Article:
We will look now at what a witness – Mr Cowling Heaton , of the Scar Top refreshment rooms, said at the inquest. “ He saw the balloon at a quarter to eight, on Monday night as it passed over the back of his house. He saw no one sitting until the thing ” exploded” (!) . It opened out and the deceased came down head first. She fell like a cart-wheel turning over once or twice. She and the parachute had parted company. When he first saw the balloon it was sailing steadily across the next field not very far from him – about 100 foot high. The balloon went onto the Lancashire moor. The parachute opened out , but then the deceased was falling, having let loose of the lot, as if she had been clinging onto something , then released her hold. He thought she was just alive when he got to her. he raised her up and said “My good woman if you can speak, do ” there was no answer, though her eyes were wide open. Lily’s address is given as 170 Bow road , London- more than 200 miles away. Bow Road has changed beyond all recognition, with the blitz , and post war modernisation, but with the help of Google Earth lets look at 170 Bow Road today.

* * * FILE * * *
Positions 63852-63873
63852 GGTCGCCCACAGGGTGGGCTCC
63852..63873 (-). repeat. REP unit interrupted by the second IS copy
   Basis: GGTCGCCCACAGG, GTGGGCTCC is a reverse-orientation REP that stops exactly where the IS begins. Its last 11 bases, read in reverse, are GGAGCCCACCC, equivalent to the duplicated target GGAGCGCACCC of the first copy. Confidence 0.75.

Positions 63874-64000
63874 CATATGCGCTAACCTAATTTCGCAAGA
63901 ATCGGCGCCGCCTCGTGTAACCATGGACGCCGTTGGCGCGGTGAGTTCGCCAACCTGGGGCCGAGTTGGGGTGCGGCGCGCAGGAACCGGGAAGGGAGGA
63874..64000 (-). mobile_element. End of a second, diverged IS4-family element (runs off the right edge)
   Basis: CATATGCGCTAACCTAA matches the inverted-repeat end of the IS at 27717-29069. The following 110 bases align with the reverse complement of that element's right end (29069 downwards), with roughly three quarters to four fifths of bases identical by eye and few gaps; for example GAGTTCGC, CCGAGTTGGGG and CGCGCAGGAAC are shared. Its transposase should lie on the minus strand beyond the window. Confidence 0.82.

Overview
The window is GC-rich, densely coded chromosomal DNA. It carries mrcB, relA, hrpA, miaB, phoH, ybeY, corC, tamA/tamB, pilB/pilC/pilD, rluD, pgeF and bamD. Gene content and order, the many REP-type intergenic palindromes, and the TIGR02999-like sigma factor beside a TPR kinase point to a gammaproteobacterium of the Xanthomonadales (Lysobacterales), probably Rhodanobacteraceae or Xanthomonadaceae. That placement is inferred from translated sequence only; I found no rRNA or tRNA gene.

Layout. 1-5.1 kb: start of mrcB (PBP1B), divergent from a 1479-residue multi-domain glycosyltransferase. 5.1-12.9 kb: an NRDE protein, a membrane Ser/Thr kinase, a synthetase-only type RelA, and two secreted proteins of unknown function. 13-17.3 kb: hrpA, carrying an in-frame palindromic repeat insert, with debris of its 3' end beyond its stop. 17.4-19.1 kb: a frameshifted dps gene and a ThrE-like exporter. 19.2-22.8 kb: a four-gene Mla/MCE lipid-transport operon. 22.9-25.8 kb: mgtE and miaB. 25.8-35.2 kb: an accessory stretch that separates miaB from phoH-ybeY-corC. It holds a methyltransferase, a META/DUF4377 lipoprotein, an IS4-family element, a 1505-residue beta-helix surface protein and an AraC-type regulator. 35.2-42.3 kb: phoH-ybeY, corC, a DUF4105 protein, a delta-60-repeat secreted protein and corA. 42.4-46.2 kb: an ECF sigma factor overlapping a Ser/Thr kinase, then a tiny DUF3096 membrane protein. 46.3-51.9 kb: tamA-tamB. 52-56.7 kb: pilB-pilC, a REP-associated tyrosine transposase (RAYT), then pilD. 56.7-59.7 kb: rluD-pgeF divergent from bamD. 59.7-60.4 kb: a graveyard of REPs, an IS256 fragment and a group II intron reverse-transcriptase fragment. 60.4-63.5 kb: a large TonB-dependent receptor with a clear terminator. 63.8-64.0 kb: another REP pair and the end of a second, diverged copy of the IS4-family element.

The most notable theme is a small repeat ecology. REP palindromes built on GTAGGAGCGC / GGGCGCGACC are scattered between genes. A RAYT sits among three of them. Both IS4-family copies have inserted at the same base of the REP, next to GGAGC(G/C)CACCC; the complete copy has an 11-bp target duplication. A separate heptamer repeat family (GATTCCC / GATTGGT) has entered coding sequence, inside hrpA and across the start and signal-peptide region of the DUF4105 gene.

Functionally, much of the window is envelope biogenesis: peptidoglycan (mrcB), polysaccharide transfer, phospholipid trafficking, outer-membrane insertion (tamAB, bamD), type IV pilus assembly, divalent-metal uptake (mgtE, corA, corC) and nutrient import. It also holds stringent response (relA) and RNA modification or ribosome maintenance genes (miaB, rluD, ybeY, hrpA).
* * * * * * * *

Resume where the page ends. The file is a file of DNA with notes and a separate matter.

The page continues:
So a tragic end to a young life, Captain Bidmead , who had followed the course of the balloon in a horse and trap was the next person to arrive, then Charles Merrall , the local mill owners son in his ” new fangled motor car ” [ Peggy Hewitt] – It appears that Charles Merrall might have had a bit of an infatuation with Lily. When Dr Thomson arrived . lily was already dead, at the inquest the Dr Robert Thomson stated – “ There was a fracture of the left tibia and of the right thigh, and a large effusion of blood on the right side of the head. There was also signs of fracture of the base of the skull. Death would be the result of shock.. Lily’s body was put in a covered cart and taken through Stanbury , back to Haworth. The cheering crowd in Gala field, expecting the triumphant return of Lily, fell silent when informed of the accident, some crying as Lily’s battered body passed by. So why did Lily fall ? Unfortunately only Lily would be able to tell us for sure, but I have a theory. – Lily, being a non swimmer, had a great fear of water ( per Captain Bidmead’s testimony at the inquest) , and when it looked like she would have to parachute over Ponden reservoir , she decided to unhook herself from the parachute, prior to jumping, and to just hold onto the parachute hoop, so she could let go before the parachute dropped into the water. Unfortunately when the parachute opened fully ( Cowling Heaton’s “the thing exploded” ) the upward thrust was far too strong for Lily to keep hold of the parachute hoop, so it was torn from her grasp. Lily landed about 50 yards from the reservoir in a field with the parachute some yards away. here are a few shots of the reservoir.